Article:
Paddy Chayefsky’s Altered States Redux : The exploration of Inner Space

altered states










In 2015 I polled various groups, asking if they had read Altered States, seen the film, both, or neither. The majority had seen the film, but ignored the book–as I had.

As a psychologist and author who tried sensory deprivation tanks, LSD,  and Ketamine, As this was Chayefsky’s only novel, I was anxious to discover what more, if anything, he could have written about the new approach to consciousness research.

I thoroughly enjoyed the book. It mirrored the film in many ways and, as it happens, the imagery of the film helped make the (sometimes technical) reading even more involving. Chayefsky’s intensive research and attention to detail is obvious. There are many references to neuroanatomy, chemistry, and anthropology that could be sticking points for a lay reader. But the overall intensity wavered only slightly. I felt an urgency to slog through the book.

Since publishing my own foray into sci-fi/paranormal in The SHIVA Syndrome Trilogy, some of its reviews were similar: “It gets technical at points and much of it went over my head. It does, in a couple of places, explain things in more understandable terms for us laymen, but that’s only because characters ask it to be explained.”

Another reader said, “The SHIVA Syndrome Trilogy by Alan Joshua is a treat for the fans of the techno thriller as well as fans of the paranormal. My first awareness of the existence of isolation tanks was in the late 70’s or early 80’s when I saw the film “Altered States” starring William Hurt. Hurt played an academic who was experimenting with using an isolation tank. I don’t remember what his ultimate goal was but I don’t think he achieved it since he experienced a kind of reverse evolution in which he devolved into an apelike revenant creature.
However, that result was relatively benign compared with the SHIVA Project in Joshua’s first novel of the SHIVA Trilogy. SHIVA is a government sponsored project using an isolation tank. But the subject to be immersed in the tank is required to be a person of paranormal psychic and psychokinetic abilities. Apparently the tank and the sensory deprivation are supposed to magnify the paranormal abilities of the subject and using certain chemicals and virtual reality tools enable the subject to manipulate matter using the mind.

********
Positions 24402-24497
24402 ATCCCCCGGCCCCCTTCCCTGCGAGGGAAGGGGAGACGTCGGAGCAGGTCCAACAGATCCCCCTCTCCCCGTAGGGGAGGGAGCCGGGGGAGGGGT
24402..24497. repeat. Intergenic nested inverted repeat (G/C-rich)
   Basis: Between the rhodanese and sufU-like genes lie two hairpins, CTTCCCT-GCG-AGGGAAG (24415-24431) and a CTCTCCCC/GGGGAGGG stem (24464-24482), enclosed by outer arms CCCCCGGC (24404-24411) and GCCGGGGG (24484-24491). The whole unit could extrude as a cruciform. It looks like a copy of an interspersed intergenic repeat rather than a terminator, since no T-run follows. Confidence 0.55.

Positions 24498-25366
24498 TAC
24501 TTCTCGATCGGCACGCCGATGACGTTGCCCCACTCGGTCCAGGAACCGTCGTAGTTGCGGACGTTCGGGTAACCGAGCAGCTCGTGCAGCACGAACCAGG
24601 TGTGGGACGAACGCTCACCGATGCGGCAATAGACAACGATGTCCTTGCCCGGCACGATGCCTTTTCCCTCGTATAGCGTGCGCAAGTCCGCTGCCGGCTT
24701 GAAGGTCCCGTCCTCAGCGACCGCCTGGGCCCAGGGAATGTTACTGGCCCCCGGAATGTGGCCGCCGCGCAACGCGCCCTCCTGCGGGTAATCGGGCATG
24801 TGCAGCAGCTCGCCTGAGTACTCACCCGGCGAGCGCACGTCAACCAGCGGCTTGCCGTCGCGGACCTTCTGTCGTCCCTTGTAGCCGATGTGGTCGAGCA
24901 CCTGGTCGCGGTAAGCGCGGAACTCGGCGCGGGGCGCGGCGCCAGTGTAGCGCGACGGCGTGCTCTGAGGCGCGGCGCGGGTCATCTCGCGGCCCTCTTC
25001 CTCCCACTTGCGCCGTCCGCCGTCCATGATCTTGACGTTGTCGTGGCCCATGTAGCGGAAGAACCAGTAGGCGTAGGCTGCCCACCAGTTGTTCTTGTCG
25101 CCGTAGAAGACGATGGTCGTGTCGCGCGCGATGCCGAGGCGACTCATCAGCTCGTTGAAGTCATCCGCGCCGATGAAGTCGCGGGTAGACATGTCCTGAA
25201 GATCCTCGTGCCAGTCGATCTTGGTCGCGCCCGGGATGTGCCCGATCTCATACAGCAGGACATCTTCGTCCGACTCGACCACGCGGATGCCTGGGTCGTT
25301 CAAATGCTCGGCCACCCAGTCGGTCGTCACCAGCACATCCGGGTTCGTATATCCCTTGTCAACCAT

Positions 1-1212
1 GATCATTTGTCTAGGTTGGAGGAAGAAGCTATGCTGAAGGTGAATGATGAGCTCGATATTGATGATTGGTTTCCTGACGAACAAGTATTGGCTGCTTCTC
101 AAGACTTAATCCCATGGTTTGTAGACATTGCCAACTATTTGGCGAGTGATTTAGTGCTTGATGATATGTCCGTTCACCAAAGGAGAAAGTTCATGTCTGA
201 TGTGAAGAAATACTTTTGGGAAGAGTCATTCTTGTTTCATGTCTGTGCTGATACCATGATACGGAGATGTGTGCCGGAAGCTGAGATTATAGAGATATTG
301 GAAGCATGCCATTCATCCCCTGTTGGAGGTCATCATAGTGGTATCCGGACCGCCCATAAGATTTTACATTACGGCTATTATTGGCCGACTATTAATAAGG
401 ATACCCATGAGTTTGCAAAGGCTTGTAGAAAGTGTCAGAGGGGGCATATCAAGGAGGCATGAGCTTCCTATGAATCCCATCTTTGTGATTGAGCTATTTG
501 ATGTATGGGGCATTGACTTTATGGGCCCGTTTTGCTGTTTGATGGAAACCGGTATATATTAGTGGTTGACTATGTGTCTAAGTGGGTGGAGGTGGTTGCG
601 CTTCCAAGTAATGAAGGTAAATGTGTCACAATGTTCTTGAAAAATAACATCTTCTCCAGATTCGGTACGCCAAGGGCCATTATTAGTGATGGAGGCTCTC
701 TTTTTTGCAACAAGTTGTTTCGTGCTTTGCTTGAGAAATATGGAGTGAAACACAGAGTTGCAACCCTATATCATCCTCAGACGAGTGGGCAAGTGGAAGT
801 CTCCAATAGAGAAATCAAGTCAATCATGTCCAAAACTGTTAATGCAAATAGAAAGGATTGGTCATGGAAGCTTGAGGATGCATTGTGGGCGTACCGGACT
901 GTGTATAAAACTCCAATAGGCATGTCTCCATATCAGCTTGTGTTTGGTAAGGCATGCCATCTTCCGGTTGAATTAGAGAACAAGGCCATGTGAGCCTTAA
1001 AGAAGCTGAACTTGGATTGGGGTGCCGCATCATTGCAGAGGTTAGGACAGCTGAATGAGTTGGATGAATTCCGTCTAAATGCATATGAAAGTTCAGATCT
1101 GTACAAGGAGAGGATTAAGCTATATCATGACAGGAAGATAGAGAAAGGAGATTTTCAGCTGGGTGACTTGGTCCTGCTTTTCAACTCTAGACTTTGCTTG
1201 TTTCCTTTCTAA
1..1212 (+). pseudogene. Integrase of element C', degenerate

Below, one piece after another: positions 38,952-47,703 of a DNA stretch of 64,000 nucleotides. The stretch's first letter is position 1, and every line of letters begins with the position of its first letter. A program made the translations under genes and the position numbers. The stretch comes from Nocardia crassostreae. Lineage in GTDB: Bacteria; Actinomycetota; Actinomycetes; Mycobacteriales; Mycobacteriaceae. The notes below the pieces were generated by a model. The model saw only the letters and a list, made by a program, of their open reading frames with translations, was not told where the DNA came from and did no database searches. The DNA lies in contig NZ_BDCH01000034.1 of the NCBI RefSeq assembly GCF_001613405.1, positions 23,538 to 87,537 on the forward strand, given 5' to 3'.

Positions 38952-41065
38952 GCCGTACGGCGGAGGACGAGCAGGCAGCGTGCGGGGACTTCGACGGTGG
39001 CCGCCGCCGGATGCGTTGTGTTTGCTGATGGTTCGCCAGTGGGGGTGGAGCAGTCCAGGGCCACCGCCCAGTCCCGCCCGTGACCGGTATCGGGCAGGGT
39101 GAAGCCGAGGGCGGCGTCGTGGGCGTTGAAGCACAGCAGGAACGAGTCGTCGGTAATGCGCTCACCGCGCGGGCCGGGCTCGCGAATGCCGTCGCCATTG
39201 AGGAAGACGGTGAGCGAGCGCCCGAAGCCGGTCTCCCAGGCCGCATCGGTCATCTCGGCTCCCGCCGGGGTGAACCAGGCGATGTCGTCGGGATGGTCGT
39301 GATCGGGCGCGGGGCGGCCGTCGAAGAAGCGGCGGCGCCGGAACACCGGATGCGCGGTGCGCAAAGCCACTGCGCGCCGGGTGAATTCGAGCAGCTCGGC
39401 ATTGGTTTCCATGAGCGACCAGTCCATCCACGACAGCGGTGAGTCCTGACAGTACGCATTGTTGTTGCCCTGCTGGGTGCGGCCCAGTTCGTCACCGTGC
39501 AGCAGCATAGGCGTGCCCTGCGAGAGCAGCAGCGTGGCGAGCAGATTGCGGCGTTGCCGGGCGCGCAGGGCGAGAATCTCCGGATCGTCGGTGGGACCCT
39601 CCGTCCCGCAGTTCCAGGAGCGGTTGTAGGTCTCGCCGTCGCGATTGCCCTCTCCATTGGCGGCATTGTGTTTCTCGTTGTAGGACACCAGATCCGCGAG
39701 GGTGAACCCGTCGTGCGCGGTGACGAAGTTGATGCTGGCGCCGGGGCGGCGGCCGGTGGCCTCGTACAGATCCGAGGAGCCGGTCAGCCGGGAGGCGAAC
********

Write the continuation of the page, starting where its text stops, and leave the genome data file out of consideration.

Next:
The novel opens with the Russians doing the experiment with the tank and their psychic subject. But due to the subject’s mental and emotional instability the experiment backfires, and he causes an explosion make that an implosion which is worse than a plutonium bomb. It creates a black hole which draws in and decimates the entire city of Podol’sk and all of its inhabitants leaving a massive crater where the city once stood.”

The impact of the book was summed up by the Portland Book Review (4.5 stars)
“What a fascinating book!..The SHIVA Syndrome Trilogy is a sci-fi thriller, a mystery that unfolds on a background of myths and religions, biotechnology, military power, politics, and paranormal human abilities…The author’s profound knowledge of this field is shown in the extraordinary development of the story. The descriptions of events and characters are very vivid and engaging. Having the right amount of adventure and romance this crisscrossing genre tale isn’t just a good read, but may also look great on a big screen.”

My goal was to take Chayefsky’s foundation and add to it what we have since learned in parapsychology, consciousness research, and physics. According to editorial and lay readers, it was successful. 

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